Born in to a family of drapers, as a child Frédéric Boucheron was fascinated by gemstones and thus broke from this tradition in order to pursue a career as a jeweller. At the age of fourteen, he began an apprenticeship with the Parisian jeweller Jules Chaise, and subsequently worked for Tixier-Deschamps. In 1858, he set up his own shop at the Palais Royale, which was at that time the centre of the Parisian jewellery trade. Success quickly followed as the boutique soon drew clients from amongst the nobility and elite.
In these early days, Boucheron drew inspiration from ancient jewellery, incorporating stylistic influences from Etruscan, Greek and Roman jewellery in to his designs which reflected the burgeoning taste for Revivalist fashions, and later in the Belle Époque period, the firm began to produce delicate diamond and pearl set pieces in the Louis XVI style. In 1867, Frédéric Boucheron was awarded a gold medal at the Exposition Universelle in recognition of the innovative spirit of his jewellery. Subsequent accolades followed, and in 1893 Boucheron became the first jeweller to open on Place Vendôme. It is said that he chose the sunniest position in the square so that his diamonds would sparkle even more brilliantly in the windows. Further premises in Moscow, London and New York swiftly followed.
Frédéric sought to acquire only the best gemstones for his creations, many of which were illustrated and detailed in the firm’s Book of Stones. The political upheaval that existed during the late nineteenth and early twentieth century lead to the collapse of several monarchies. Many of the jewels belonging to these royal families came on to the market and were subsequently acquired by Boucheron. In 1887 for instance, an auction of the French Crown jewels was held at the Louvre. Frédéric Boucheron, the only French jeweller in attendance, purchased thirty-one diamonds at the sale, to include the Mazarin diamonds weighing respectively 18 and 16 carats. As a designer, he was innovative in his use of materials and techniques, exploring plique- à-jour enamels thirty years before they became a staple of the Art Nouveau style.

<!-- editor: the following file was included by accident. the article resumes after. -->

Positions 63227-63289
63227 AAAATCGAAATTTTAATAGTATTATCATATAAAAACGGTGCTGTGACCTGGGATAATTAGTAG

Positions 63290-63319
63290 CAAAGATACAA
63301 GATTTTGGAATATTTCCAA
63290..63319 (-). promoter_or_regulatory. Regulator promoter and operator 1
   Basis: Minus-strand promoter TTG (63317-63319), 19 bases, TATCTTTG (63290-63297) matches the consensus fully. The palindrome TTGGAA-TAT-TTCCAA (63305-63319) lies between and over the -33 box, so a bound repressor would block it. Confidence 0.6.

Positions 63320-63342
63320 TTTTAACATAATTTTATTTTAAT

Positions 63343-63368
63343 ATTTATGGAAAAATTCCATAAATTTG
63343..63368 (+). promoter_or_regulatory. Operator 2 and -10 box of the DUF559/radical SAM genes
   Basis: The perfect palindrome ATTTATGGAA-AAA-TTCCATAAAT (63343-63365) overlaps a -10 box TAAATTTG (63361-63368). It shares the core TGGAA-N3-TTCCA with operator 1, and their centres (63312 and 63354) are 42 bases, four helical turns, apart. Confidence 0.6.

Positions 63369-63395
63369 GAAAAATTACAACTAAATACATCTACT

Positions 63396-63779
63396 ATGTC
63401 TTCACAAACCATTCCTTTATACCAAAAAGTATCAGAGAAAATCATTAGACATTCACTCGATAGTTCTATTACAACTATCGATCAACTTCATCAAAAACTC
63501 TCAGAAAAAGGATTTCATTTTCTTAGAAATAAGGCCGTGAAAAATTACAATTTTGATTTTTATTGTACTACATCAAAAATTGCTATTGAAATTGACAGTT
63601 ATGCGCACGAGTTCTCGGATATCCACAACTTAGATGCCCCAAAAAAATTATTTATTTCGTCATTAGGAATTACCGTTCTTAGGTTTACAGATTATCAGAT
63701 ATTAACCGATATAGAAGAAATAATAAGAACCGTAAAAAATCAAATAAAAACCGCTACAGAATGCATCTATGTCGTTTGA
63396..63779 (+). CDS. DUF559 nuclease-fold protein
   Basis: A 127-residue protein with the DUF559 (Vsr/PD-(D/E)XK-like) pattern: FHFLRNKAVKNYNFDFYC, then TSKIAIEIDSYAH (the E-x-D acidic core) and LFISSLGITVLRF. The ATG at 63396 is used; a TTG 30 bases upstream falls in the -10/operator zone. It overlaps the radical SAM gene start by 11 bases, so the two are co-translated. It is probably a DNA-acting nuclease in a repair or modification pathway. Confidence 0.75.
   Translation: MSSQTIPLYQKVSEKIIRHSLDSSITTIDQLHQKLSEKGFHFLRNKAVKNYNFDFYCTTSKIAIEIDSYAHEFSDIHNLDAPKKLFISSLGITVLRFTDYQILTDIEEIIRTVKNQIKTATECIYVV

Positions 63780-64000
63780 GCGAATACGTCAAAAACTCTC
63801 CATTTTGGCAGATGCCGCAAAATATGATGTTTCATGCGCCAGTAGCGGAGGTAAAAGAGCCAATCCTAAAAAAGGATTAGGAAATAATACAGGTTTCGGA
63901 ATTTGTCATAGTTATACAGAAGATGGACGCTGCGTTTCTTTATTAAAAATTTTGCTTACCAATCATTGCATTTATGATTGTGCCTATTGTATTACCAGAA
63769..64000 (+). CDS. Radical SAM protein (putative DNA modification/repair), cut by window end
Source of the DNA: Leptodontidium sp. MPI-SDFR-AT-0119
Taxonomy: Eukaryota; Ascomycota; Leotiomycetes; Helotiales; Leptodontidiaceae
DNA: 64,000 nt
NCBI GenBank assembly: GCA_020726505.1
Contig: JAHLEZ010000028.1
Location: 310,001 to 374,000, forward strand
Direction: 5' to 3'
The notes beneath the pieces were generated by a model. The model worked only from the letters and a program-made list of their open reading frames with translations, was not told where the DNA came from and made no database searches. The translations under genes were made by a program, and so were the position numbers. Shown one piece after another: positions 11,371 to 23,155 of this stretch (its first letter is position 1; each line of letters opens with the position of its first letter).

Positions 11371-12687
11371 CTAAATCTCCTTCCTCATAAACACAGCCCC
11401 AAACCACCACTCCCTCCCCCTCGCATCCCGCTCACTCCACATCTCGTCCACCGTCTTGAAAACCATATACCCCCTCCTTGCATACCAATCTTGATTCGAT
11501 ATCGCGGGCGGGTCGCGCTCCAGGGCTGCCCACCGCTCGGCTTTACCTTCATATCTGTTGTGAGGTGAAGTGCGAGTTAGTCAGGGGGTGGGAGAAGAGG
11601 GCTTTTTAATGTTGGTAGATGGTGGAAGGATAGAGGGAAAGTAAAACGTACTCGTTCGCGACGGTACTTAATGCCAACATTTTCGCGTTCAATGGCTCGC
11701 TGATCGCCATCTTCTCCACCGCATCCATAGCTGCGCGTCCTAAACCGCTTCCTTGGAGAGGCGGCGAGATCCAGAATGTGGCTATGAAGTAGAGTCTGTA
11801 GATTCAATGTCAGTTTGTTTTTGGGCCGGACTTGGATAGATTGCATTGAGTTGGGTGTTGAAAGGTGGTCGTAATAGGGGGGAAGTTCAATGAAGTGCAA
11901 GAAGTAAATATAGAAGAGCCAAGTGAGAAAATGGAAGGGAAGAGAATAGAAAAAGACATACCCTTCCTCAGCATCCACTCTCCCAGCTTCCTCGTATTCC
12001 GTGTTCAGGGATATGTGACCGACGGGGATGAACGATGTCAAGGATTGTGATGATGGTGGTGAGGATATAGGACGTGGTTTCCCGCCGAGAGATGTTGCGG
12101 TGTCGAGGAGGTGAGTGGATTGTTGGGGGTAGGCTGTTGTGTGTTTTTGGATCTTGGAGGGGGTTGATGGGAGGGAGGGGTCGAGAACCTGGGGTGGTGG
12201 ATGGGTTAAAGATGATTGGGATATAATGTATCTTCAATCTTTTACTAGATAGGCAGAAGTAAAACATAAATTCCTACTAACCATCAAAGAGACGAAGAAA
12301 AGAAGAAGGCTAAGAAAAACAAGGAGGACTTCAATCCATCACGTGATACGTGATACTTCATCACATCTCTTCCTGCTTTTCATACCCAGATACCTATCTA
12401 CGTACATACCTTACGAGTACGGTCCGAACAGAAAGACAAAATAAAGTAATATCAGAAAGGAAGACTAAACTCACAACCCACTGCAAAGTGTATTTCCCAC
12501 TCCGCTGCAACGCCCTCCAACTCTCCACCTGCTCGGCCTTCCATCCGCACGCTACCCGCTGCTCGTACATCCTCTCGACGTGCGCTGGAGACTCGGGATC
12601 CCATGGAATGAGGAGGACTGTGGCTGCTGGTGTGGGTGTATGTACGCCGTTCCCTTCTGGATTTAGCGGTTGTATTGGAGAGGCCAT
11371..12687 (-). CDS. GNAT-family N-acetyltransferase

Upon Frédéric’s death in 1902, the firm passed to his son Louis and under his direction Boucheron remained at the cutting edge of fashion, producing exquisite Art Nouveau, Edwardian and Art Deco pieces. Like his father, Louis Boucheron sought to acquire only the highest quality gemstones to be added to their ever-expanding inventory and from 1909, he travelled regularly to India in search of gems. The firm grew even more successful during this period, attracting wealthy clients from the East. One notable customer was the Maharajah of Patiala, who arrived at Place Vendôme in 1927 with an entourage of forty servants, bearing six caskets of diamonds, pearls, emeralds, sapphires and rubies. Boucheron was commissioned to transform these stones in accordance with the latest fashions. A trained engineer, Louis sought to incorporate the technological advances of the period in to his designs and created an entirely new style of contemporary jewellery which he debuted at the Exposition des Arts Décoratifs et Industriels Modernes which was held in Paris in 1925. These pieces featured large solid blocks of coloured materials (coral, lapis, turquoise), set amongst diamonds and catered to the tastes and needs of the emancipated woman.
At Berganza, we have some wonderful examples of Boucheron’s early jewellery, to include Belle Époque and Art Deco pieces – all of which are available to view online and in store.